Produced by KelbyOne

Refine Edge Border Trick in Photoshop

SHARE
, / 6708 0

There are a myriad of ways to create cool border effects in Photoshop, but I bet you never thought of this method. The updated Refine Edge feature in Photoshop to create interesting border elements from just about any photo. No kidding! Once you learn this, you’ll try it on almost every photo you have, and even try it on different parts of the same image.

 

STEP ONE:

Now, the really cool part about this little trick is that you can try it on just about any image and you’ll get something pretty interesting. Images of tex­tures are always fun, because they can be so abstract. Here, we have a simple wood texture. Start by grabbing the Rectangular Marquee tool (M) from the Toolbox, and then draw a selection over the center area of the wood texture.

 

 

STEP TWO:

Now, just click on the Refine Edge button in the Options Bar to open the Refine Edge dialog. From the View menu, choose Black & White. Then, in the Edge Detection section, turn on the Smart Radius checkbox and move the Radius slider to around 40 px. Next, go down to the Contrast slider, and move it to around 50%, and push Shift Edge up to +13%. These settings will, of course, vary on different images, so remember to experiment. Finally, choose Selection from the Output To pop-up menu and click OK.

 

 

STEP THREE:

Click on the Create a New Layer icon at the bottom of the Layers panel to create a new blank layer. Then, fill the active selection with black by pressing Shift-Delete (PC: Shift-Backspace), choosing Black from the Use pop-up menu in the Fill dialog, and clicking OK. Now we have a shape we can generate a selection from, or even clip an image into (I turned off the Background layer here, so you could see the shape better). Press Command-D (PC: Ctrl-D) to Deselect.

 

 

STEP FOUR:

Here, you can see I used this shape to create a border effect for this photo. Open the image you want to add the border effect to, then press Command-N (PC: Ctrl-N) to create a new document. In the New dialog, choose the name of your image file from the Preset pop-up menu to make the new document the same size. With the Move tool (V), click-and-drag the frame layer into your new file, then drag the image file into your new file, and make sure it’s above the frame layer in the Layers panel. With the image layer active, press Command-Option-G (PC: Ctrl-Alt-G) to clip it to the frame layer below. Now, click back on the frame layer, go into Free Transform (press Command-T [PC: Ctrl-T]), and resize the frame around the image. Press Return (PC: Enter) when you’re done.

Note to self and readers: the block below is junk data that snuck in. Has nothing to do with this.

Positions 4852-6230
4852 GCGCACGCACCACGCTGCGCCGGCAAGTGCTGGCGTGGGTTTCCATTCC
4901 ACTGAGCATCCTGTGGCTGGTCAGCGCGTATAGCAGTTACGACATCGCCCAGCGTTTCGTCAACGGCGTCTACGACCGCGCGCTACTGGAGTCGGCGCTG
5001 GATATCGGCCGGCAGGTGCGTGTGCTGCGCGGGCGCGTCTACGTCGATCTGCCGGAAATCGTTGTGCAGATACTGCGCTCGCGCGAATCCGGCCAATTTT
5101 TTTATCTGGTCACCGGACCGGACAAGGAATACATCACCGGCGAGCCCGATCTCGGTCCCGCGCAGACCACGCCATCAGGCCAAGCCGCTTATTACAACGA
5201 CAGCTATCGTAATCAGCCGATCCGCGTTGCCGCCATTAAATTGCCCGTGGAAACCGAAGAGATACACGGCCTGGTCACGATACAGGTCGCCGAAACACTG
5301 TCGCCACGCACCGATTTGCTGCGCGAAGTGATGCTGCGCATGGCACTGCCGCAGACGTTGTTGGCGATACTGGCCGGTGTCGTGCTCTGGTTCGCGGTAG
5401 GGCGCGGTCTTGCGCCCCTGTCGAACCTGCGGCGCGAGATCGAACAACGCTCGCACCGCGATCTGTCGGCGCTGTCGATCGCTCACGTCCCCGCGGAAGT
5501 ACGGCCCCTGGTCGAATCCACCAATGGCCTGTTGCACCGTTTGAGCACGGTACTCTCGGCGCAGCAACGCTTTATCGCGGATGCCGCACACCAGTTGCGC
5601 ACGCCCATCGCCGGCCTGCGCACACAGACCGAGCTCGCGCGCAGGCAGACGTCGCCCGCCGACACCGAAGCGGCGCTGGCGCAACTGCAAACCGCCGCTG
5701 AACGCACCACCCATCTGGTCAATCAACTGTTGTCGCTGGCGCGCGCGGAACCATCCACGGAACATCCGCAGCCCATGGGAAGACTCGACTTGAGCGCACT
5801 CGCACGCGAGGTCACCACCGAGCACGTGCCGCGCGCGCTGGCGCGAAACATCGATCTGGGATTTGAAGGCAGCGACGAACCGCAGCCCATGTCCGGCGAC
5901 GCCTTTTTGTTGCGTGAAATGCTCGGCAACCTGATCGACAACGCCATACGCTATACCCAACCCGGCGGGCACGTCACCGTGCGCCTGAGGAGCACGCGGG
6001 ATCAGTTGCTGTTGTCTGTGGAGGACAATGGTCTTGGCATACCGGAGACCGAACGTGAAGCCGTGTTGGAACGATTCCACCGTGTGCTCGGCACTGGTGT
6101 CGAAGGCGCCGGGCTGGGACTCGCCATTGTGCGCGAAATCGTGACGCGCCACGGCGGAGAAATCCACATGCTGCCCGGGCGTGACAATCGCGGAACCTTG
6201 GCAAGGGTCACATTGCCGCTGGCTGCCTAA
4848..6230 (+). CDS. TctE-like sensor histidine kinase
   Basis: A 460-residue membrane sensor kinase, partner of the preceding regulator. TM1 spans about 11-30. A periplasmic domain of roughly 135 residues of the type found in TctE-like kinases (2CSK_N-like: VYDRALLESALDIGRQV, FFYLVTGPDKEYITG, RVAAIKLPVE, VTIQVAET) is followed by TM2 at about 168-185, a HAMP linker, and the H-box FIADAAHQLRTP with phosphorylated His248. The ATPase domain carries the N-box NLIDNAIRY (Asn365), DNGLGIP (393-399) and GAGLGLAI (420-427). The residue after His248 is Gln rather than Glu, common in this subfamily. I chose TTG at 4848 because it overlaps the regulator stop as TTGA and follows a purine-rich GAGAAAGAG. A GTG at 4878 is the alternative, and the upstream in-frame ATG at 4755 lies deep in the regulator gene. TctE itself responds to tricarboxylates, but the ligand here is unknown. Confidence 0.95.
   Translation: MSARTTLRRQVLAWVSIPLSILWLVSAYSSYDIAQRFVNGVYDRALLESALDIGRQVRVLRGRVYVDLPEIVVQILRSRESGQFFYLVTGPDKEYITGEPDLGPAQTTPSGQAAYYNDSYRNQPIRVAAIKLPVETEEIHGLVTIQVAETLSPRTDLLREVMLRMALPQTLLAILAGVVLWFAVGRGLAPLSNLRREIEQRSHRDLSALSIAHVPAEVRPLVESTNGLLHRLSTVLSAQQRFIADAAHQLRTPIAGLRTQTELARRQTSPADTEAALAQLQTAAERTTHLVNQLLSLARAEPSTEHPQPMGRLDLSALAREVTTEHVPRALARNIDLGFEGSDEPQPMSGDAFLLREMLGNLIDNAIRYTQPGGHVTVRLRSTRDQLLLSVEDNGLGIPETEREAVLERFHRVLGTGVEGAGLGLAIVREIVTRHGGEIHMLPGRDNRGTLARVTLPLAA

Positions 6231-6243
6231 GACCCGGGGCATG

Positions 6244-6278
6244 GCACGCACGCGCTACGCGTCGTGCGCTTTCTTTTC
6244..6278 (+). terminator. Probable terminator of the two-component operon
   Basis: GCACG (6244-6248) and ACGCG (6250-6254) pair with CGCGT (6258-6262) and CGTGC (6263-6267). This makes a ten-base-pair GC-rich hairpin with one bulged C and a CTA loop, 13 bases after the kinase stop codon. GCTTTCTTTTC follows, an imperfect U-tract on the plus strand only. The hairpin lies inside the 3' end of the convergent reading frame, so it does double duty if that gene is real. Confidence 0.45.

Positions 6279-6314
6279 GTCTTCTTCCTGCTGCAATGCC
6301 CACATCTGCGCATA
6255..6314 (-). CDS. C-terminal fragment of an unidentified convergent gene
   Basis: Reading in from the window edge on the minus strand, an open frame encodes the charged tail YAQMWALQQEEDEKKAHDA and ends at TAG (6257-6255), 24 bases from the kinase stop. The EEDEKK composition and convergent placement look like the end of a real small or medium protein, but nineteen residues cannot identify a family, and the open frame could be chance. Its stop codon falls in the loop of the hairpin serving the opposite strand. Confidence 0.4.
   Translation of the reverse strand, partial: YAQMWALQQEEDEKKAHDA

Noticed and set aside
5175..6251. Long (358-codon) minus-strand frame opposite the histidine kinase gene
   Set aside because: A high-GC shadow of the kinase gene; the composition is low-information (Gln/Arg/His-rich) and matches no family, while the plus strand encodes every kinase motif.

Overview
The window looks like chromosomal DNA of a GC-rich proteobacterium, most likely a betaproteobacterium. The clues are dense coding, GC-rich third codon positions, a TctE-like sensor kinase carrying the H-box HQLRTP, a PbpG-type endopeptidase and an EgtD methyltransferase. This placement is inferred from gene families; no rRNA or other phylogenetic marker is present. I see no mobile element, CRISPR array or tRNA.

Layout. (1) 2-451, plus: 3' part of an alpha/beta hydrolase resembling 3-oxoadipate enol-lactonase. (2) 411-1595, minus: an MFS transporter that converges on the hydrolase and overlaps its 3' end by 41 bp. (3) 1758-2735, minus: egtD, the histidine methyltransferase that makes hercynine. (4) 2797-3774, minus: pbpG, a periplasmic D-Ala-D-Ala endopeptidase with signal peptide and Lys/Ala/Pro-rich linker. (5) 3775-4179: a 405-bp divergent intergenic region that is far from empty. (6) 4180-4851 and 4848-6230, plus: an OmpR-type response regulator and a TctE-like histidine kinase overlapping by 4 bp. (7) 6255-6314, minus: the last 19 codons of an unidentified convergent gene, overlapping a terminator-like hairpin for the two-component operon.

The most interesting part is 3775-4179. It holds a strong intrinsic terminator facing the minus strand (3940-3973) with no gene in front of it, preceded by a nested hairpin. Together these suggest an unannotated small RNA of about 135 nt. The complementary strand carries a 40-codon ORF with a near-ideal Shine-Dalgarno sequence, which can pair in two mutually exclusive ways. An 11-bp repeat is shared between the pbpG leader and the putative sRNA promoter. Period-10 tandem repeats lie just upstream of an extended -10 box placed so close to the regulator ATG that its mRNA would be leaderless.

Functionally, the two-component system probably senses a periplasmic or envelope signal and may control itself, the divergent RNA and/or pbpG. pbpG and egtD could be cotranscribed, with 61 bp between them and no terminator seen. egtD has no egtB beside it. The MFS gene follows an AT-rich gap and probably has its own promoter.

STEP FIVE:

Here’s another example: Remember this wood plank image from Chapter 4? Open that file up and let’s see what we might get out of this texture. Go ahead and use the Rectangular Marquee tool again to make a selection over most of the center area of the texture.

 

 

STEP SIX:

Now, click on the Refine Edge button and feel free to play around with the various settings to see what you might discover. You can see the settings I chose here are giving me a nice wood grain effect with some scattered elements— all from a simple selection. Go ahead and set the Output To pop-up menu to Selection and click OK.

 

 

STEP SEVEN:

Once again, create a new blank layer and fill the selection with black. We now have another interesting shape. Remem­ber to save these files as you create these shapes, so you can use them again without having to re-create them. You can even define them as patterns (see more about defining patterns in Chapter 4, as well), or Com­mand-click (PC: Ctrl-click) on the shape’s thumbnail in the Layers panel to make a selection from it, and from the Paths panel’s fly­out menu (Window>Paths), choose Make Work Path to convert it to a path. Then, you can convert that path into a custom shape by going under the Edit menu and choosing Define Custom Shape. There are mul­tiple options for having cool custom design elements on tap!

 

Final Image

 

In this alternate example, I used the surfer ad concept from Chapter 4 and clipped the image of the surfer in the shape created from the texture file, giving a rough, stylish edge effect.

 

Excerpted from Photoshop Down & Dirty Tricks for Designers, Volume 1 by Corey Barker